“The Civil Service Board (CSB) has reversed the termination of officer Garrett Rolfe only on the basis that they were not done in accordance with the Atlanta City Code,” read the statement. “It is important to note that the CSB did not make a determination as to whether officer Rolfe violated Atlanta Police Department policies. In light of the CSB’s rulings, APD will conduct an assessment to determine if additional investigative actions are needed.”
Rolfe was fired last June one day after he shot Brooks in a Wendy’s parking lot. A scuffle followed after Brooks struck the other officer on the scene, Devin Brosnan, hard enough to cause a concussion, grabbed his Taser and aimed it at Rolfe, who then fired as he ran from the scene.
Brooks’ death led to widespread unrest in the city; the Wendy’s was torched and later razed. Activists opposed to Rolfe’s reinstatement have planned a protest for 5 p.m. outside Atlanta City Hall.
LoRusso said Rolfe is concerned his return to the force will lead to more division.
“He loves this city,” LoRusso said.
Rolfe, said his attorney, has received several death threats and has essentially been in hiding since last summer.
Though he got his job back, he wonders if he’ll ever truly get to be a cop again, LoRusso said.
“Obviously it would be dangerous for him to be on the streets,” he said. “He can’t even work in a traditional job, in a store or something like that, out of concern for his safety.”
In a statement, Mayor Keisha Lance Bottoms defended her decision to immediately fire Rolfe.
“Given the volatile state of our city and nation last summer, the decision to terminate this officer, after he fatally shot Mr. Brooks in the back, was the right thing to do,” she said. “Had immediate action not been taken, I firmly believe that the public safety crisis we experienced during that time would have been significantly worse.”
Gov. Brian Kemp expressed support for the Civil Service Board’s ruling, saying, “Police, and everybody, deserve due process.”
Rolfe was charged with felony murder within a week of Brooks’ death by former Fulton County District Attorney Paul Howard. Brosnan, who wasn’t fired, faces lesser charges including aggravated assault.
That case remains in limbo, however, as Howard’s successor, Fani Willis, has sought to recuse her office. Georgia Attorney General Chris Carr denied Willis’ recusal, and a judge has yet to decide what happens next.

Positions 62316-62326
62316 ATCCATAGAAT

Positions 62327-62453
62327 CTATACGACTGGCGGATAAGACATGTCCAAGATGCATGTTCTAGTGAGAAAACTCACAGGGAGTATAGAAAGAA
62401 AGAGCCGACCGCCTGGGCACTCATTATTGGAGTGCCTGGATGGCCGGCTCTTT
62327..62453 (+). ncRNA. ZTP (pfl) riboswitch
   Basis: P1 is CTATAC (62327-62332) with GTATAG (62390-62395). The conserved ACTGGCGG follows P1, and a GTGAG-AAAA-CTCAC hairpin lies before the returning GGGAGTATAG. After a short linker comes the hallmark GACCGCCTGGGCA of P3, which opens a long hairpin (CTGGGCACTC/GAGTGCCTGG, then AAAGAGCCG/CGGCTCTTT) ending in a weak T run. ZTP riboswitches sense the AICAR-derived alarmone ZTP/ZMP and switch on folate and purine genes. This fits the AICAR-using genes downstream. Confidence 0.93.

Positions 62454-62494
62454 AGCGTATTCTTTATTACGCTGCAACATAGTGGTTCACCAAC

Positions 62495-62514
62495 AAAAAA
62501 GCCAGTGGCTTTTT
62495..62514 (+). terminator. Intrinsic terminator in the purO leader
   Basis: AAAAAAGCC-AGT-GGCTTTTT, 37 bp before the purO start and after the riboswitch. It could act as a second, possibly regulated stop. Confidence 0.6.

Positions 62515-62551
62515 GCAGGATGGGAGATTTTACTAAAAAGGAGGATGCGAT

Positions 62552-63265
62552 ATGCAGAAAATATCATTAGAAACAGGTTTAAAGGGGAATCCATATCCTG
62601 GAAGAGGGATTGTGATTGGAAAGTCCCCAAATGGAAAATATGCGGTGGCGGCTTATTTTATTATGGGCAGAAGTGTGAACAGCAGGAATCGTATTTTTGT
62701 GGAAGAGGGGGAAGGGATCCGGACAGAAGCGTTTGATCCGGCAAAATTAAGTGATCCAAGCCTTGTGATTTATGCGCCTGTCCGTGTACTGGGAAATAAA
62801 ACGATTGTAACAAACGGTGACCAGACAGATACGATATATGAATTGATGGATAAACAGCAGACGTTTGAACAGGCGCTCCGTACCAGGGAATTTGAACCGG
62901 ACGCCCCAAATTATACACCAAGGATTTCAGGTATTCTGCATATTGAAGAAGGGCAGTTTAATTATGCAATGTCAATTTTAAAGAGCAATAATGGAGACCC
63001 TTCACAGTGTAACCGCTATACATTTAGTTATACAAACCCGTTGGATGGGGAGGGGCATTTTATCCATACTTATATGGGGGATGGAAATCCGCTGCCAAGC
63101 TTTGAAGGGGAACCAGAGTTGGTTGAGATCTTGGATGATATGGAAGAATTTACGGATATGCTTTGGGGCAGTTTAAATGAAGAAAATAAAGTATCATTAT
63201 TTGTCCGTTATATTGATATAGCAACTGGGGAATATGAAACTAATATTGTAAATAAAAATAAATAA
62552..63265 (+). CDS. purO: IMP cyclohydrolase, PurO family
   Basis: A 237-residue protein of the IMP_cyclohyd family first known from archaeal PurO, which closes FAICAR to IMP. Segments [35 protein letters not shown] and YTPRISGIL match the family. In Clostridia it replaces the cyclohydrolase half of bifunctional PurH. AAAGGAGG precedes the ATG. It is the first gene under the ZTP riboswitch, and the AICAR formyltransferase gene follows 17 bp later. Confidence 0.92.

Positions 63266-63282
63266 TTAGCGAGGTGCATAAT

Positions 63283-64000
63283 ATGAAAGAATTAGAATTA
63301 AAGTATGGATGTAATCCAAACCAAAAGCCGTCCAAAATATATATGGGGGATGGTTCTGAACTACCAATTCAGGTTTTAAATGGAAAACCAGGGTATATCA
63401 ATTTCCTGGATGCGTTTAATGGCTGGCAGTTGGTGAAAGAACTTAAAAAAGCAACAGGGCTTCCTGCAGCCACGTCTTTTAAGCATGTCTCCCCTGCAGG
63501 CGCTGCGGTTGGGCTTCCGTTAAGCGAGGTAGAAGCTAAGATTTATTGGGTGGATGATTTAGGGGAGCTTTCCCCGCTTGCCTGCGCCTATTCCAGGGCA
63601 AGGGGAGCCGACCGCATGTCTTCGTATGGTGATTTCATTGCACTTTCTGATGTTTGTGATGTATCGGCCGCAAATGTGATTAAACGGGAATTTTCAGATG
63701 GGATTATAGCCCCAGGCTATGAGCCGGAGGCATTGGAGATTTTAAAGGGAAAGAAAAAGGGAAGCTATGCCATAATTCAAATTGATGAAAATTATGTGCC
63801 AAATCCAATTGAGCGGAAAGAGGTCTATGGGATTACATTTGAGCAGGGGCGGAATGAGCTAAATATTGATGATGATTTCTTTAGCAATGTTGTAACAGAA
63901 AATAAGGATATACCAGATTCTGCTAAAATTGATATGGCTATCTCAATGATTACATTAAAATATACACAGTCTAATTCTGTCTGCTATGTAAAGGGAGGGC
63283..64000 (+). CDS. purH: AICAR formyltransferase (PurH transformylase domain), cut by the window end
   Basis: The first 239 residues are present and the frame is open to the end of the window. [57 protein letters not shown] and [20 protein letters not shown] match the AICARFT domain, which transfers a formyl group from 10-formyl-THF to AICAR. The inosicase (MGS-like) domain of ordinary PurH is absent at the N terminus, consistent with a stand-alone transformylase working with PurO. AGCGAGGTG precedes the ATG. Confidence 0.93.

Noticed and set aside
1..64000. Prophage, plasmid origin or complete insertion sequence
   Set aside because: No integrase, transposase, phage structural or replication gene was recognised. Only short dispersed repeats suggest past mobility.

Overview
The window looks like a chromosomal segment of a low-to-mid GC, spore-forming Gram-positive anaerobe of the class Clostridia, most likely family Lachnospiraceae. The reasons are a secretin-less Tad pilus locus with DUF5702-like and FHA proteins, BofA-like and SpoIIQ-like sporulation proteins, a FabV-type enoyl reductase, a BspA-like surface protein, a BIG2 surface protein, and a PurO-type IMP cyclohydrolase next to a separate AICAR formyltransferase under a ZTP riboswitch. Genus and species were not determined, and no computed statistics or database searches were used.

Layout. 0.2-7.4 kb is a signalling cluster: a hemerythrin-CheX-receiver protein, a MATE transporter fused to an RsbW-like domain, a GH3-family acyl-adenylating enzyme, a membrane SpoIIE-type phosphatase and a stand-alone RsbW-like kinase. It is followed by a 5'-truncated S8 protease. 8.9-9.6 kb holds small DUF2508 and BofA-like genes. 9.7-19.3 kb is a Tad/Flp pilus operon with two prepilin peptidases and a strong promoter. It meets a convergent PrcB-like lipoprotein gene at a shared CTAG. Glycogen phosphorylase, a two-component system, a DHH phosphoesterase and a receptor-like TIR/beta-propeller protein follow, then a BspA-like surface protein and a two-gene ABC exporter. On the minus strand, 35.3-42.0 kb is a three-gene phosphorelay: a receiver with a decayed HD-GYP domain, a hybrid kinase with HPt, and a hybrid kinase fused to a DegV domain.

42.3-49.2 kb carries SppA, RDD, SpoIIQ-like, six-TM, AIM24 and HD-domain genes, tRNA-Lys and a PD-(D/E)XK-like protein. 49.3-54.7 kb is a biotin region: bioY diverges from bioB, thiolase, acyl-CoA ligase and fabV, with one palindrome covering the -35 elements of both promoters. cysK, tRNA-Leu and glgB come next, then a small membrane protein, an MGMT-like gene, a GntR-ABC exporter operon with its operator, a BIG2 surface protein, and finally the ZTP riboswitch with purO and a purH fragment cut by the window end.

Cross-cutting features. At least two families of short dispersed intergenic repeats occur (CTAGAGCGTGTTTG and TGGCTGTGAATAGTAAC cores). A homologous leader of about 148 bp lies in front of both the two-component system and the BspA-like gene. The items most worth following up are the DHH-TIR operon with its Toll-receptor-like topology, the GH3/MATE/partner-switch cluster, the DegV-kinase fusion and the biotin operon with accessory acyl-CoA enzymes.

At Rolfe’s hearing two weeks ago, LoRusso argued his client was dismissed “without a proper investigation” by the city. It was revealed that then-Atlanta police chief Erika Shields did not sign Rolfe’s dismissal form. She stepped down as chief that same day, eventually resigning. Assistant Chief Todd Coyt signed the dismissal form in Shields’ place.
Coyt told the board he believed Rolfe and Brosnan “acted accordingly and … were trying to show compassion and did everything they could to calm the situation down.”
But Bottoms was unequivocal, telling reporters the circumstances of Brooks’ death required immediate action.
“It is clear that we do not have another day, another minute, another hour to waste,” she said at the time.
That left Rolfe with no time to offer a defense, LoRusso argued. APD Sgt. William Dean, an internal affairs investigator, testified that Rolfe’s hearing was scheduled to accommodate a 5 p.m. press conference by the mayor announcing Rolfe’s termination.
Rolfe testified he didn’t find out about his “employee response hearing” until 3:45 p.m. He was more than an hour outside the city at the time and said he feared for his safety, as video of Brooks’ shooting had been widely circulated.
The city’s hasty response was necessary, said its attorney, Allegra Lawrence-Hardy. City policy allows for dismissal when an officer’s presence “impairs the effectiveness of others,” she said.
“Keeping (Rolfe) active would’ve been extremely disruptive,” Lawrence-Hardy said.
In February, the Civil Service Board reinstated officers Mark Gardner and Ivory Streeter, who were fired last June after video surfaced showing them deploying Tasers on two college students during last summer’s protests in downtown Atlanta. The veteran officers face a variety of criminal charges, including aggravated assault and simple battery.
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